Speaking just a few dozen blocks from Wall Street Wednesday, Bernie Sanders announced that, with regard to so-called “too-big-to-fail” banks, he would “break them up.”
“If a bank is too big to fail, it is too big to exist,” announced the senator from Vermont, as he brought his presidential campaign to New York City’s Town Hall.
Echoing and referencing President Franklin Delano Roosevelt, who took on Depression-era bankers and speculators as part of a broad effort to renew the economy, the senator pledged that a Sanders administration would in its first 100 days develop a list of “too big to fail” financial institutions. ”Within one year,” he announced, “my administration will break these institutions up so that they no longer pose a grave threat to the economy.”
In a detailed and aggressive speech, which sought to contrast his positions with those of the front-runner for the Democratic nomination, former secretary of state Hillary Clinton, Sanders promised to establish “a 21st-century Glass-Steagall Act” to renew and extend upon New Deal regulations against Wall Street and big-bank speculation.
The senator proposed caps on ATM fees and credit-card interest rates—saying “big banks need to stop acting like loan sharks and start acting like responsible lenders”—and pledged to establish “a national usury law” that would crack down on abusive practices.
Sanders also said he would “structurally reform the Federal Reserve to make it a more democratic institution responsive to the needs of ordinary Americans, not just the billionaires on Wall Street.”
“We need a banking system that is part of the productive economy—making loans at affordable rates to small and medium-sized businesses so that we create decent-paying jobs. Wall Street cannot continue to be an island unto itself, gambling trillions in risky financial instruments,” said the senator, who made it clear, again and again, that he would support prosecuting wrongdoing by speculators, bankers, and CEOs who engage in fraudulent practices.
“Not one major Wall Street executive has been prosecuted for causing the near collapse of our entire economy,” said Sanders, who read a long list of media headlines about “unethical and illegal activity” by Wall Street executives and financial-service professionals. “That will change under my administration. ‘Equal justice under law’ will not just be words engraved on the entrance of the Supreme Court,” he said. “It will be the standard that applies to Wall Street and all Americans.”
The senator earned loud applause when he announced that, just as it would crack down on too-big-to-fail banks, his administration would operate on the premise that “big-time bankers will not be too big to jail.”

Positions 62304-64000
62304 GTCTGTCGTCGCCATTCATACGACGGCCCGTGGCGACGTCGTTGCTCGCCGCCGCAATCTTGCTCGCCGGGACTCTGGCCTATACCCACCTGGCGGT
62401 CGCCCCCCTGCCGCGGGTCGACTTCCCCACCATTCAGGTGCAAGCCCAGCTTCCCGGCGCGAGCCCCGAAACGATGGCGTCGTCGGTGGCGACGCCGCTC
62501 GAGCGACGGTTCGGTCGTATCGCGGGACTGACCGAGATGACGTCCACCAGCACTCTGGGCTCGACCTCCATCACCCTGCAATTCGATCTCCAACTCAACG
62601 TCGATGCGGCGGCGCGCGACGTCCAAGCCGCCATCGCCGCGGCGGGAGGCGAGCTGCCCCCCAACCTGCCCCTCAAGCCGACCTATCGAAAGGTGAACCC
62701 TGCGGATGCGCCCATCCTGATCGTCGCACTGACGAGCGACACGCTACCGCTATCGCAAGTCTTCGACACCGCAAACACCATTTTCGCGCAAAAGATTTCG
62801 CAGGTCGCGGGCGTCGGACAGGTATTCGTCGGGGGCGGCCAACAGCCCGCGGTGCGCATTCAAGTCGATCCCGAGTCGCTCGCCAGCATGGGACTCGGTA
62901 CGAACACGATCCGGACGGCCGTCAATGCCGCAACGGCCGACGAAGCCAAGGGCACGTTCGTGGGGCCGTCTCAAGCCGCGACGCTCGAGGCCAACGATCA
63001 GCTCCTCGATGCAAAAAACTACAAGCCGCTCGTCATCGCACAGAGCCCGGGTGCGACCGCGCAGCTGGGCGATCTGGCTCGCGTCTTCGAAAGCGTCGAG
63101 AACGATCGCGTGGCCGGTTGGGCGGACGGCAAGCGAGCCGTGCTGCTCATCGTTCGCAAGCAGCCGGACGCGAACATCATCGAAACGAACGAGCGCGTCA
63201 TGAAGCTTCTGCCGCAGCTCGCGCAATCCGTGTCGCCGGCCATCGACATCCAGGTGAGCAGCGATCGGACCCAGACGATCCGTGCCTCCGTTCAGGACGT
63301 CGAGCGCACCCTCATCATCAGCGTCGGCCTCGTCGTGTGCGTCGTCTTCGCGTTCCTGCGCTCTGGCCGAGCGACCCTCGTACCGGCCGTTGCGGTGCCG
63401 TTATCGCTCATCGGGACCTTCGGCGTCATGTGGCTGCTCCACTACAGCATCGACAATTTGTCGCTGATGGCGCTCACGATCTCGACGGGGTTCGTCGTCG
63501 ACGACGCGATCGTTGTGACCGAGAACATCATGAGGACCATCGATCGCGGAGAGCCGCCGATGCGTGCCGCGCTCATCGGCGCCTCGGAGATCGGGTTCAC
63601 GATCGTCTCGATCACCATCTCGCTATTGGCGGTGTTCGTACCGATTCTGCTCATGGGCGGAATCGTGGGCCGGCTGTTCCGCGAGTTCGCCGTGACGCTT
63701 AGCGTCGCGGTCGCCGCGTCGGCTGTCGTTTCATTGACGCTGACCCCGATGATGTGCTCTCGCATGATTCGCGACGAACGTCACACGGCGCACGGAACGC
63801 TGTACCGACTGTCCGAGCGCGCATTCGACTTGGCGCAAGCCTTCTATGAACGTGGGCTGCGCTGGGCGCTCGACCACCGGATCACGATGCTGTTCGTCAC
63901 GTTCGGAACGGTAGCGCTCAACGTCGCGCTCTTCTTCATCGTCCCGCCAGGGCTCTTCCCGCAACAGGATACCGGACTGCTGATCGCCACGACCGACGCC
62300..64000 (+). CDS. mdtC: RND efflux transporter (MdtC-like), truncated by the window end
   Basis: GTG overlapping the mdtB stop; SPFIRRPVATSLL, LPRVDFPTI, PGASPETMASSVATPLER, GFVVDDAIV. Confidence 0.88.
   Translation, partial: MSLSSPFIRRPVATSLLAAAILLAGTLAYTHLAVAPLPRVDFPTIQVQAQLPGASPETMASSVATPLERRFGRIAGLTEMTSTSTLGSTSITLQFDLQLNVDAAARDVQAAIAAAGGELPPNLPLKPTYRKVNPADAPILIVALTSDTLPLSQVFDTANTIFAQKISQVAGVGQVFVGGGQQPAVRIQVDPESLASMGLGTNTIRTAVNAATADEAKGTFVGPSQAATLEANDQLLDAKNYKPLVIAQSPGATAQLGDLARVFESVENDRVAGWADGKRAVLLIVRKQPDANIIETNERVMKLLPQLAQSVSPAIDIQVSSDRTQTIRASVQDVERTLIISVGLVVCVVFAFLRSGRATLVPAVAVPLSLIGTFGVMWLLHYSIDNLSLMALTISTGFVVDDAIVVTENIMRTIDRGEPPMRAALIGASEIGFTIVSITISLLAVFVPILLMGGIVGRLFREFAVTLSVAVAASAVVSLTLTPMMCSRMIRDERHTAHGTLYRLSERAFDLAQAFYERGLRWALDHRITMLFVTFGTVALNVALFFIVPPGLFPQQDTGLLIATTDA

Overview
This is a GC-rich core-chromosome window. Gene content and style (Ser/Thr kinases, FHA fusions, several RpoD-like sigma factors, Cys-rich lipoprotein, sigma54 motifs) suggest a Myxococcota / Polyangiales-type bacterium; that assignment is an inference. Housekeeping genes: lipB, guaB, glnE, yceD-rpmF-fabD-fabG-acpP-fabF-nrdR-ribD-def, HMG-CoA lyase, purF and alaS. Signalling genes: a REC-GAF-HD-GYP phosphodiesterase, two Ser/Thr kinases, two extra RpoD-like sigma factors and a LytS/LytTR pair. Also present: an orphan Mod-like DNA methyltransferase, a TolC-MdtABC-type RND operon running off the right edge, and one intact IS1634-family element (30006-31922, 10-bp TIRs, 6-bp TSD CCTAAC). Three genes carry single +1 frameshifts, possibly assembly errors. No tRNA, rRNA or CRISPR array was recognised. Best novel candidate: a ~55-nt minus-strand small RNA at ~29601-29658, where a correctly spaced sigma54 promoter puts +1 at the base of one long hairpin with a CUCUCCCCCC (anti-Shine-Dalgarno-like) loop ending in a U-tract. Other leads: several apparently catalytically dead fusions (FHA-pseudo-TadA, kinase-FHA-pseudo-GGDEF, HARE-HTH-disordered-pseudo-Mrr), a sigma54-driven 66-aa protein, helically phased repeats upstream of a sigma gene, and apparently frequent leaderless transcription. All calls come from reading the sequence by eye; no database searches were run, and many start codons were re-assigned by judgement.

Pronouncements of that sort tend to earn headlines, and there is nothing wrong with that.
But it was also significant that Sanders discussed implementing a financial-speculation tax, declaring that “[if] we are serious about reforming our financial system, we have got to establish a tax on Wall Street speculators. We have got to discourage reckless gambling on Wall Street and encourage productive investments in the job-creating economy.”
It was equally significant that the senator proposed practical to Wall Street wrongdoing and speculation: a public option. Specifically, he called for setting up a postal-banking system, like other countries have, and like the United States had until the 1960s.
Promising to crack down on pay-day lenders that prey on the most vulnerable families in America, and to offer real alternatives for low-wage workers who do not have easy access to financial services, Sanders said he would fight to “allow the United States Postal Service to engage in basic banking services.”
Senator Elizabeth Warren and unions representing postal workers have talked up postal banking for a number of years, just as Congressman Keith Ellison and the National Nurses United union have campaigned for a “Robin Hood Tax” on financial speculation. But the Sanders speech ups the ante by making these challenges to banking as usual part of the presidential race.
The senator acknowledged that Wall Street will not respond well to talk of regulation, prosecution and establishing public alternatives to big private banks. He anticipated the fights to come. But, just as FDR spoke 80 years ago of his willingness to accept the hatred of Wall Street in order to establish a fairer economy, Sanders said, “If elected president, I will rein in Wall Street so they can’t crash our economy again. Will they like me? No. Will they begin to play by the rules if I’m president? You better believe it.